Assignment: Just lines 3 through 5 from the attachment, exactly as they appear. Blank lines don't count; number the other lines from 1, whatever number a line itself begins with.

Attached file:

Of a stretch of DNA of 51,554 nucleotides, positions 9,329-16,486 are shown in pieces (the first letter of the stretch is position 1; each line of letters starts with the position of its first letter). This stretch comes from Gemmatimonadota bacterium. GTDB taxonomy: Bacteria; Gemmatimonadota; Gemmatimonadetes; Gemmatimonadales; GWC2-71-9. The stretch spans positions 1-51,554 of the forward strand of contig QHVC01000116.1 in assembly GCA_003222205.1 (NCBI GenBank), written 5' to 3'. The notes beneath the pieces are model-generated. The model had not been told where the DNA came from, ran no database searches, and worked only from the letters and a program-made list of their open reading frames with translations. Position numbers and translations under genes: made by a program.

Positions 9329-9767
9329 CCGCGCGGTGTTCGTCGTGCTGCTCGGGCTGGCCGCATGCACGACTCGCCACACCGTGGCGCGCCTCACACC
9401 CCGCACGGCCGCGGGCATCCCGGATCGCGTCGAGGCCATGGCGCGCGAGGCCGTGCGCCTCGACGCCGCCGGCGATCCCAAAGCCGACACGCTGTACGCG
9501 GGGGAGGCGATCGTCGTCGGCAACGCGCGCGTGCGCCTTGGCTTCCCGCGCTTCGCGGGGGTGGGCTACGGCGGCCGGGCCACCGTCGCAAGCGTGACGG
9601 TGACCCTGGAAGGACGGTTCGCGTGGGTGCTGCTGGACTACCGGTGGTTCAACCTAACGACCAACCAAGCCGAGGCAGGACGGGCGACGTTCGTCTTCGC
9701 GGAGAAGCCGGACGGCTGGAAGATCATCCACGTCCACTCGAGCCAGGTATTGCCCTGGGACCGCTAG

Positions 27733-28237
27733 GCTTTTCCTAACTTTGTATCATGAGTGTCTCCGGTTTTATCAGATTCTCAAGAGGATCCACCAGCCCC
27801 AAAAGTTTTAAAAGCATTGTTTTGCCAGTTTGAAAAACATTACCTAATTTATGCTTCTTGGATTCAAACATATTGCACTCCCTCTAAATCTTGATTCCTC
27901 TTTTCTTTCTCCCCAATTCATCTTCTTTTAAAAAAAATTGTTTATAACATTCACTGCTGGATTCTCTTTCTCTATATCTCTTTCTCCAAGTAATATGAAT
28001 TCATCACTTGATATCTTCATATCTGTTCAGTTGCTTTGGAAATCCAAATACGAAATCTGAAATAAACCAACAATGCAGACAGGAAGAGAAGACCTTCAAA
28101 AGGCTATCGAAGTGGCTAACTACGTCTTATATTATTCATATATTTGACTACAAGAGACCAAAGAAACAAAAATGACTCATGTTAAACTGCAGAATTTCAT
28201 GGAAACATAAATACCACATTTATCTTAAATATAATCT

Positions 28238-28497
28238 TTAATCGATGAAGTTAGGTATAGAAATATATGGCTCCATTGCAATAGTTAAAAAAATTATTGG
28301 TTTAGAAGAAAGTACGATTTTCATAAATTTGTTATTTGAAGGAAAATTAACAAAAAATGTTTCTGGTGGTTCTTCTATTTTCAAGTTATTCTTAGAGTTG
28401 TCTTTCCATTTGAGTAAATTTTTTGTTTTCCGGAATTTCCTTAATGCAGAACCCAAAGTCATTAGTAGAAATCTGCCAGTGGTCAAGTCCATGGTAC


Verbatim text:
9329 CCGCGCGGTGTTCGTCGTGCTGCTCGGGCTGGCCGCATGCACGACTCGCCACACCGTGGCGCGCCTCACACC
9401 CCGCACGGCCGCGGGCATCCCGGATCGCGTCGAGGCCATGGCGCGCGAGGCCGTGCGCCTCGACGCCGCCGGCGATCCCAAAGCCGACACGCTGTACGCG
9501 GGGGAGGCGATCGTCGTCGGCAACGCGCGCGTGCGCCTTGGCTTCCCGCGCTTCGCGGGGGTGGGCTACGGCGGCCGGGCCACCGTCGCAAGCGTGACGG